Proactive Practice of Law

In this world, firms will stop being reactive. The idea of waiting for a client to approach the firm before working on a matter will be unthinkable. Legal engineers will build engines based on legislation and firm sales associates (or Partners) will pitch those engines to potential clients.

Is this Science Fiction?

Simply put: computers process information more consistently, accurately, and faster than people do. They are networkable, scalable, and manageable in large numbers by relatively few administrators. If I am right in my assessment that what we actually sell to clients is Legal Processing, then no, this is not science fiction. In order to compete in an exponentially changing industry, we will have to move the bulk of our processing from biological to digital processing units.

If Diamandis’ exponential framework is correct, then we are approaching a digital disruption that will fundamentally change our industry forever. The players will change. New firms will quickly morph from newcomers into industry leaders. Many of the old guard will fail to change and will subsequently fail entirely. And a few will probably stick around, doing things much as they always have for a very select, demanding, and equally slow to change clientele. At least until those clients also get disrupted.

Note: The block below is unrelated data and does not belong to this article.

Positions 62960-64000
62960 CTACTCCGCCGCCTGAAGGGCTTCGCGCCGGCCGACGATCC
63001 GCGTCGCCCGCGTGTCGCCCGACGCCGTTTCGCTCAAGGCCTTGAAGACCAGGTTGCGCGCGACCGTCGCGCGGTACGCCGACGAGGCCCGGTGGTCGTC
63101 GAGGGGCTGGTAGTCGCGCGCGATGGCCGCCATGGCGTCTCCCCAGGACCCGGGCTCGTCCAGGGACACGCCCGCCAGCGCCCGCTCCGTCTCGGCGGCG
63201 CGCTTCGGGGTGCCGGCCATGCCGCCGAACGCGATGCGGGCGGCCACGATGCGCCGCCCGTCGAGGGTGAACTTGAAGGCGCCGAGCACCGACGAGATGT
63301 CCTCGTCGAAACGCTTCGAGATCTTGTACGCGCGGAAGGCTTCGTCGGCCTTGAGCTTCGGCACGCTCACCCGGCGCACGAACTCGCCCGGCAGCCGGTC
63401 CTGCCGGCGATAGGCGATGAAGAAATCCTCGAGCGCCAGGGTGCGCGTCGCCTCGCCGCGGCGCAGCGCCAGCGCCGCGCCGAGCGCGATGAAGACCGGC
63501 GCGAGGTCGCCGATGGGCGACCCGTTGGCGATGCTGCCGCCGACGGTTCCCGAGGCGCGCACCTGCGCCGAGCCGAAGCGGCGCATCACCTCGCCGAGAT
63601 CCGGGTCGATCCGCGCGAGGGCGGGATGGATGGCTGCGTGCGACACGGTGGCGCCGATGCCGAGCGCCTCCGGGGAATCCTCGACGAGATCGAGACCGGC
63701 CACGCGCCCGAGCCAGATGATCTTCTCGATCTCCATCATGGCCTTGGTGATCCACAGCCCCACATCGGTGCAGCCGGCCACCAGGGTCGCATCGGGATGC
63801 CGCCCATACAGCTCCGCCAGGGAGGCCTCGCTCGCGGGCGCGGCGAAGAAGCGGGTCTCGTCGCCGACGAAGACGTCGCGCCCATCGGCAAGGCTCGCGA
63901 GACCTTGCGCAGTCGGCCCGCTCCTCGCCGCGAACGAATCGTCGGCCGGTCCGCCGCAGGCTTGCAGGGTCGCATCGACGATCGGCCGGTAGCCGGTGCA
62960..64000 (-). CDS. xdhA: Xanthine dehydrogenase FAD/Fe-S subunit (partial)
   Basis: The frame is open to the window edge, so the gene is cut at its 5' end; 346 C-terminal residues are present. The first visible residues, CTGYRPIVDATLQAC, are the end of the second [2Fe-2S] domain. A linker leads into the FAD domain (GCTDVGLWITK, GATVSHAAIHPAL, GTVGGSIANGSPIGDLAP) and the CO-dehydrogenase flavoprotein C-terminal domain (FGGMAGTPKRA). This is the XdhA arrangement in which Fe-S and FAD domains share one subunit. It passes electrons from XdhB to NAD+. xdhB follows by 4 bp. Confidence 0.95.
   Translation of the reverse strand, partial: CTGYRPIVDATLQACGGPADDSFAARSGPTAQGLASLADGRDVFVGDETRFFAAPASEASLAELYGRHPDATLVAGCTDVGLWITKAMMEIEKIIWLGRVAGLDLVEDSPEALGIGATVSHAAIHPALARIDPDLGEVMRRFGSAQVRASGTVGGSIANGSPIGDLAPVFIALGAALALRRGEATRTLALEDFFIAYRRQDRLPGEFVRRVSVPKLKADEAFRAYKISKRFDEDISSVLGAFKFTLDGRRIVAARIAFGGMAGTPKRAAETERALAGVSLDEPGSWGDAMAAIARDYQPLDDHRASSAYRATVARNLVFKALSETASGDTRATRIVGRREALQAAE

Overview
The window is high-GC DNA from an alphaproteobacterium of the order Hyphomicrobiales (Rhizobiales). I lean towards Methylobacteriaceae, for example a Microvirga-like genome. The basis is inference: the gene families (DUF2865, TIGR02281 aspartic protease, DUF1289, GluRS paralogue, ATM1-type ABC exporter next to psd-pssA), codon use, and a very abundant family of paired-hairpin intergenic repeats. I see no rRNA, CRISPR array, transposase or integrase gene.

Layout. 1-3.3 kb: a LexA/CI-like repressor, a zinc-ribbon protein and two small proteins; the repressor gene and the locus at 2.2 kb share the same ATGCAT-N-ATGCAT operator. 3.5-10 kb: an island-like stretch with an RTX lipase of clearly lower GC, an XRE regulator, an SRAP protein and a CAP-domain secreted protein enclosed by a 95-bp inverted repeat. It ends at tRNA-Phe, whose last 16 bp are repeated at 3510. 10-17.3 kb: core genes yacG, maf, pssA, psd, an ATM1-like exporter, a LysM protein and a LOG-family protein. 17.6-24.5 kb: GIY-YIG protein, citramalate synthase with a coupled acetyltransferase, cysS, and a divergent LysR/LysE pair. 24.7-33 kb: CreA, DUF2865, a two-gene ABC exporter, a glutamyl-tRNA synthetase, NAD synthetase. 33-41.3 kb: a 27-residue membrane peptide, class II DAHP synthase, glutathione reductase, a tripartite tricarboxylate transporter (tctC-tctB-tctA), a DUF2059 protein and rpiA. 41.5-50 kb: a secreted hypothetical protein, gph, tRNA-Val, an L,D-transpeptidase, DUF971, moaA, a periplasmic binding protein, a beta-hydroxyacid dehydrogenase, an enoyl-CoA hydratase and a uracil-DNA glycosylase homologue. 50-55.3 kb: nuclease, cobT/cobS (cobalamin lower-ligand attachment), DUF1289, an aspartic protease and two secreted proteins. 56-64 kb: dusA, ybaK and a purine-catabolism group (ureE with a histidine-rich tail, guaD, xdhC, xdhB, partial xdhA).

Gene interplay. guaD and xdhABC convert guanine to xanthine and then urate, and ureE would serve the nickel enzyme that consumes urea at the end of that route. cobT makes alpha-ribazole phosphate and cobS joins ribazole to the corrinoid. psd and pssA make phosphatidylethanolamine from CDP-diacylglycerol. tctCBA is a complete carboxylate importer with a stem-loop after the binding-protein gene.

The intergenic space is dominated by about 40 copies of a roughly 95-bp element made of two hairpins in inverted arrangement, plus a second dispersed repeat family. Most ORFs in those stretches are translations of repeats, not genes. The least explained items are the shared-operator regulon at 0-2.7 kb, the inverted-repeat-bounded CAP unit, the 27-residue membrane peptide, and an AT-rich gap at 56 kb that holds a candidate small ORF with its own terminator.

Whether or not I am right about what we sell, or that the framework directly applies to the legal industry, is almost irrelevant. The 6 Ds Framework provides a useful model for imagining the kinds of changes that could take place in our industry, based on the kinds of technological changes that have already upended other industries.

The only thing of which I am absolutely positive is that both lawyers and IT personnel, as a general rule, do not think much beyond the next immediate hurdle. They approach the world linearly, solving problems as they arise, and planning for a steady progression of linear events. But if we are already on a path of exponential change, then our standard linear approach to managing firms will be our demise. A purely linear response to an exponential threat is the equivalent of no response at all.